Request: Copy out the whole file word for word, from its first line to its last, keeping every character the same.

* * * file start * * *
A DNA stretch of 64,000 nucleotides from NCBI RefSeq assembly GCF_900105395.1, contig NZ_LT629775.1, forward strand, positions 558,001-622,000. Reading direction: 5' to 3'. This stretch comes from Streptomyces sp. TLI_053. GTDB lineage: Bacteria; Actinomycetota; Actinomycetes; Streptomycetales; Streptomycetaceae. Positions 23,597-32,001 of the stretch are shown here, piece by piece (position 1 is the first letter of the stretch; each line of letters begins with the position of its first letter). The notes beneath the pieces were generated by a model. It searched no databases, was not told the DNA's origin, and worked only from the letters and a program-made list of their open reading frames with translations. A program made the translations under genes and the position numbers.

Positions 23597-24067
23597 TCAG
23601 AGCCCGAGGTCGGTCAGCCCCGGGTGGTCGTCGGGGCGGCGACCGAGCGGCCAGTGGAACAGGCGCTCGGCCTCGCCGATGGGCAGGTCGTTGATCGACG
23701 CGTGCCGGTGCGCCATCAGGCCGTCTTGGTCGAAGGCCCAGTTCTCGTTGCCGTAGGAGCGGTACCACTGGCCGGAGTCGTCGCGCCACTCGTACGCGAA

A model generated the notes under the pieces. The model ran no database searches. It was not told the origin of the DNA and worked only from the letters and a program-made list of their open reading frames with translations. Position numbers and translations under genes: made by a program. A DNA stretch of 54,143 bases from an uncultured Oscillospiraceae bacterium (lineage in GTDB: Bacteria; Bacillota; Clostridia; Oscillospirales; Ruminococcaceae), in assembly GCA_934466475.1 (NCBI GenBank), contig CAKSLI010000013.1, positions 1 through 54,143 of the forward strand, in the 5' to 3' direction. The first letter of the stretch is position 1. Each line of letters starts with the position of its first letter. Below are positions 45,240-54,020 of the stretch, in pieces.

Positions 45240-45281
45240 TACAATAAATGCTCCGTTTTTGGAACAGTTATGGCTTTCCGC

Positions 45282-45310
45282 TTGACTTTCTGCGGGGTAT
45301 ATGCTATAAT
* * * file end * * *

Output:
A DNA stretch of 64,000 nucleotides from NCBI RefSeq assembly GCF_900105395.1, contig NZ_LT629775.1, forward strand, positions 558,001-622,000. Reading direction: 5' to 3'. This stretch comes from Streptomyces sp. TLI_053. GTDB lineage: Bacteria; Actinomycetota; Actinomycetes; Streptomycetales; Streptomycetaceae. Positions 23,597-32,001 of the stretch are shown here, piece by piece (position 1 is the first letter of the stretch; each line of letters begins with the position of its first letter). The notes beneath the pieces were generated by a model. It searched no databases, was not told the DNA's origin, and worked only from the letters and a program-made list of their open reading frames with translations. A program made the translations under genes and the position numbers.

Positions 23597-24067
23597 TCAG
23601 AGCCCGAGGTCGGTCAGCCCCGGGTGGTCGTCGGGGCGGCGACCGAGCGGCCAGTGGAACAGGCGCTCGGCCTCGCCGATGGGCAGGTCGTTGATCGACG
23701 CGTGCCGGTGCGCCATCAGGCCGTCTTGGTCGAAGGCCCAGTTCTCGTTGCCGTAGGAGCGGTACCACTGGCCGGAGTCGTCGCGCCACTCGTACGCGAA

A model generated the notes under the pieces. The model ran no database searches. It was not told the origin of the DNA and worked only from the letters and a program-made list of their open reading frames with translations. Position numbers and translations under genes: made by a program. A DNA stretch of 54,143 bases from an uncultured Oscillospiraceae bacterium (lineage in GTDB: Bacteria; Bacillota; Clostridia; Oscillospirales; Ruminococcaceae), in assembly GCA_934466475.1 (NCBI GenBank), contig CAKSLI010000013.1, positions 1 through 54,143 of the forward strand, in the 5' to 3' direction. The first letter of the stretch is position 1. Each line of letters starts with the position of its first letter. Below are positions 45,240-54,020 of the stretch, in pieces.

Positions 45240-45281
45240 TACAATAAATGCTCCGTTTTTGGAACAGTTATGGCTTTCCGC

Positions 45282-45310
45282 TTGACTTTCTGCGGGGTAT
45301 ATGCTATAAT